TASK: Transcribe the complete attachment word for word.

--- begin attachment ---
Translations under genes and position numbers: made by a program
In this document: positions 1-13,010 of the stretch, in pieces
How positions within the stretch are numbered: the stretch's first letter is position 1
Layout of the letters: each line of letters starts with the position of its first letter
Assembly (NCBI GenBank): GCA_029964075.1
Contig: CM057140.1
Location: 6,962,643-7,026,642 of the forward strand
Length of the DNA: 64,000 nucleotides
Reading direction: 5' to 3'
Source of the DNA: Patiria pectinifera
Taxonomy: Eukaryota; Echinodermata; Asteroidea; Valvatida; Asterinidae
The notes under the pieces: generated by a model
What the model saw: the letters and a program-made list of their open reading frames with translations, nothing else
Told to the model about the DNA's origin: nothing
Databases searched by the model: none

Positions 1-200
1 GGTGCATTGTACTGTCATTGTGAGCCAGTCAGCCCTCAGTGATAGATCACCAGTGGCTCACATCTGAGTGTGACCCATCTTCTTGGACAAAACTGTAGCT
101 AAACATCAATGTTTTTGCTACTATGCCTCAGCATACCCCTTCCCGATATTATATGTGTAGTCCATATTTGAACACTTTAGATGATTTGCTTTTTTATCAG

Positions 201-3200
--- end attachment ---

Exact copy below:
Translations under genes and position numbers: made by a program
In this document: positions 1-13,010 of the stretch, in pieces
How positions within the stretch are numbered: the stretch's first letter is position 1
Layout of the letters: each line of letters starts with the position of its first letter
Assembly (NCBI GenBank): GCA_029964075.1
Contig: CM057140.1
Location: 6,962,643-7,026,642 of the forward strand
Length of the DNA: 64,000 nucleotides
Reading direction: 5' to 3'
Source of the DNA: Patiria pectinifera
Taxonomy: Eukaryota; Echinodermata; Asteroidea; Valvatida; Asterinidae
The notes under the pieces: generated by a model
What the model saw: the letters and a program-made list of their open reading frames with translations, nothing else
Told to the model about the DNA's origin: nothing
Databases searched by the model: none

Positions 1-200
1 GGTGCATTGTACTGTCATTGTGAGCCAGTCAGCCCTCAGTGATAGATCACCAGTGGCTCACATCTGAGTGTGACCCATCTTCTTGGACAAAACTGTAGCT
101 AAACATCAATGTTTTTGCTACTATGCCTCAGCATACCCCTTCCCGATATTATATGTGTAGTCCATATTTGAACACTTTAGATGATTTGCTTTTTTATCAG

Positions 201-3200